The right angles make all the difference in this revamp of a Whistler cabin by Stark Architecture.
The shortest distance between two points may be a straight line, but the far more interesting path comes with a slant. It’s certainly evident in the renovation of a 1973 ski cabin in Whistler, its angles and idiosyncrasies retained and reimagined into an unexpected hybrid of old and new by Stark Architecture. It’s also become an unofficial dictum of the firm: “We need to do more projects with fewer straight walls,” says architect and founder David Arnott.
On his first visit to the site, in a hilly neighbourhood northwest of Whistler Village, Arnott knew that, despite being “a rundown, nasty cabin,” he wanted to work with it. “We’re not total hippies, but it breaks our heart to see that whole thing just get chucked in the landfill,” he says. He also saw that the property had ample room for an extension that could take advantage of the east/west views (in this ski town, it’s all about the peaks of Whistler, Blackcomb, Wedge, Black Tusk), and an interplay began between that funky cabin and a new modern structure perpendicular to it.
The new homeowners, full-time Whistler residents Michelle and Mark Forster (known as Mitch and Foz), also knew a straightforward renovation wasn’t going to work for them. The temptation was to tear down and start fresh, but Arnott’s rather out-of-the-box approach gelled with the couple. They share similarly far-flung backgrounds—Arnott came to Vancouver from Scotland by way of Sweden, while Mitch, an Aussie, and Foz, a Brit, met and fell in love in Whistler before moving to Australia and then back here permanently. When they first met, Foz gave Arnott a stack of skater and surfer magazines. They hit it off.
The trio began a collaboration—reno and construction project—that resulted in a break-the-mould four-bedroom house (3,800 square feet, including rental suite). The couple’s number-one must-have was an expansive entertaining area with central kitchen, because “everyone always ends up in the kitchen, regardless of how big the rest of your house is,” says Mitch. This became the core of the addition—a long and open floor plan that flows into a dining room at one end and sunken lounge at the other.
Punctuating this stretched-out great room are dramatic black-steel beams. Structural in a space that’s otherwise devoid of interior walls, they also break up the all-white airiness and frame the views on either end. And they have an environmental function. By moving the beams to the inside of the building envelope, fast-conducting steel is isolated from exterior temperatures and becomes more energy-efficient.
The beams also make a connection to the original cabin’s exposed timber, now painted black to match the steel. Dating from an era in which old-growth wood was common in construction, it was another reason to salvage the cabin, along with the sloping, not-quite-A-frame shape that everyone except for Arnott was initially inclined to flatten out. Its slant was even highlighted with cladding—standing-seam metal in jet black, inside and out. “When people come in, they immediately touch it,” says Arnott. “They wouldn’t touch it outside, but inside they ask, ‘Is that real? Is that metal?’”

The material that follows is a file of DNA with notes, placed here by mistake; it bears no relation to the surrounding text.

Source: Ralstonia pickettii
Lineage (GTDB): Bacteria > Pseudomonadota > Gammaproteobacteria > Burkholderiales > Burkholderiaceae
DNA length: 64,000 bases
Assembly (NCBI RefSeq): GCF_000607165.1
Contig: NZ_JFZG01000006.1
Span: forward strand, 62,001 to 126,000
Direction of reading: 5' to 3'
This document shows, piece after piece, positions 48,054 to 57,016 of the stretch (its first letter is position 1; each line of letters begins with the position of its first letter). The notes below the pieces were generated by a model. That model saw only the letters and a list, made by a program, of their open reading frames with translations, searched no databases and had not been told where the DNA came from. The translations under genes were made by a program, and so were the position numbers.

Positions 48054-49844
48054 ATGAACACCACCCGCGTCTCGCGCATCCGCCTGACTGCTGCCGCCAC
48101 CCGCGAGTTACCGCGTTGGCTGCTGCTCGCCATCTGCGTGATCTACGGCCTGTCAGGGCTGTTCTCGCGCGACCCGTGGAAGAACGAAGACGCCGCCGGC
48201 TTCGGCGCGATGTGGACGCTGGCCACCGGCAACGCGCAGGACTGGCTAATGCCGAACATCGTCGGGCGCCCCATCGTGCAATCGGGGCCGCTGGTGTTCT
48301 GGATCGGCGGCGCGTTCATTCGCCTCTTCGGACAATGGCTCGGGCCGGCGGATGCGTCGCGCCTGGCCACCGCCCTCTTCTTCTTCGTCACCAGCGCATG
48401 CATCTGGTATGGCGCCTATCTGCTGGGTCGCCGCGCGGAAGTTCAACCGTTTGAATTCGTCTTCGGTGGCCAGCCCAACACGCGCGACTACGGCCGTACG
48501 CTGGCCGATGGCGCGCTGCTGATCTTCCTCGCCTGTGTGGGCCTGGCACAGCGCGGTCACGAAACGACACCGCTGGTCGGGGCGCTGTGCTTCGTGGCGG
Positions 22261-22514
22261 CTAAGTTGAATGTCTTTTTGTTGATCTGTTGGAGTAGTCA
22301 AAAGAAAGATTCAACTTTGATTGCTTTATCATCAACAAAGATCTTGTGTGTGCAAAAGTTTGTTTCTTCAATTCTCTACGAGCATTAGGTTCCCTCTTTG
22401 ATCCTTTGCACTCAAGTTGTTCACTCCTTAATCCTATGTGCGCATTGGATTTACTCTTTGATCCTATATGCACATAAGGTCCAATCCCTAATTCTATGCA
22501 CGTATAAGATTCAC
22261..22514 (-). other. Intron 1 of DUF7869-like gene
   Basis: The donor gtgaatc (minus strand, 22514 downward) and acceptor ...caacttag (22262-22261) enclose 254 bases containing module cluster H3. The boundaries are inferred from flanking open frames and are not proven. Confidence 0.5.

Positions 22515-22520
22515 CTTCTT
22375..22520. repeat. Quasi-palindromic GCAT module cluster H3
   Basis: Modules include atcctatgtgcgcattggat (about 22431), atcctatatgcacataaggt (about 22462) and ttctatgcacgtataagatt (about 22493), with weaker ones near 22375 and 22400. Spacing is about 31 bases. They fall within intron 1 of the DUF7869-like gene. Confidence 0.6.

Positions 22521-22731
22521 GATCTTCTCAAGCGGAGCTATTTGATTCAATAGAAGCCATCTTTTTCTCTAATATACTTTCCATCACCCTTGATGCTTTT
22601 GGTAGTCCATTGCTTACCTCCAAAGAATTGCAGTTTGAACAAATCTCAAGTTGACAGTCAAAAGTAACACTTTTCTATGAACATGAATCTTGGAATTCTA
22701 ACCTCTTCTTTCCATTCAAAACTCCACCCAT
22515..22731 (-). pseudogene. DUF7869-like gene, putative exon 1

All this adds to the industrial look that Mitch and Foz wanted. Black pops, like bold Flos lighting and an Eames lounge chair, are set against stark white throughout, including a whitewashed brick wall that the couple installed themselves, brick by brick. The whole vibe is of a converted warehouse loft—ideal for the couple’s art collection (a new piece added every wedding anniversary). “The space is a great canvas to display our artwork,” says Mitch, who’s shifting into an interior design career as a result of this project.
“The first thing to happen when we moved in was to hang the artwork,” she says. “We knew exactly where every piece would go,” like Bearbrick by New York artist Kaws, which has pride of place in the front entryway and stairwell. “It sits on a block of wood that was milled from one of the large trees we took down to build,” says Mitch—another mash-up of past and present. (Other blocks from that felled tree display more art.)
“As we progressed, it was easy to see how we could tie in the old with the new,” says Mitch, whether that meant painting old wood the same black as new steel beams or embracing those offbeat sloped walls. Another palpable link is, quite literally, the bridge on the second floor. “You can really feel yourself go from new to old,” says Arnott, “yet it doesn’t seem like an old building you’re going into. It seems like it’s a funky piece of art.”
And it’s not the straight-and-easy route. Arnott refers to a chef adage about it being easy to create something out of great ingredients; the challenge is in doing the same with not-so-great elements. Here, in this architectural framework, wonky walls and old-school-cabin clichés are reassembled and transformed into something that’s pitch-perfect.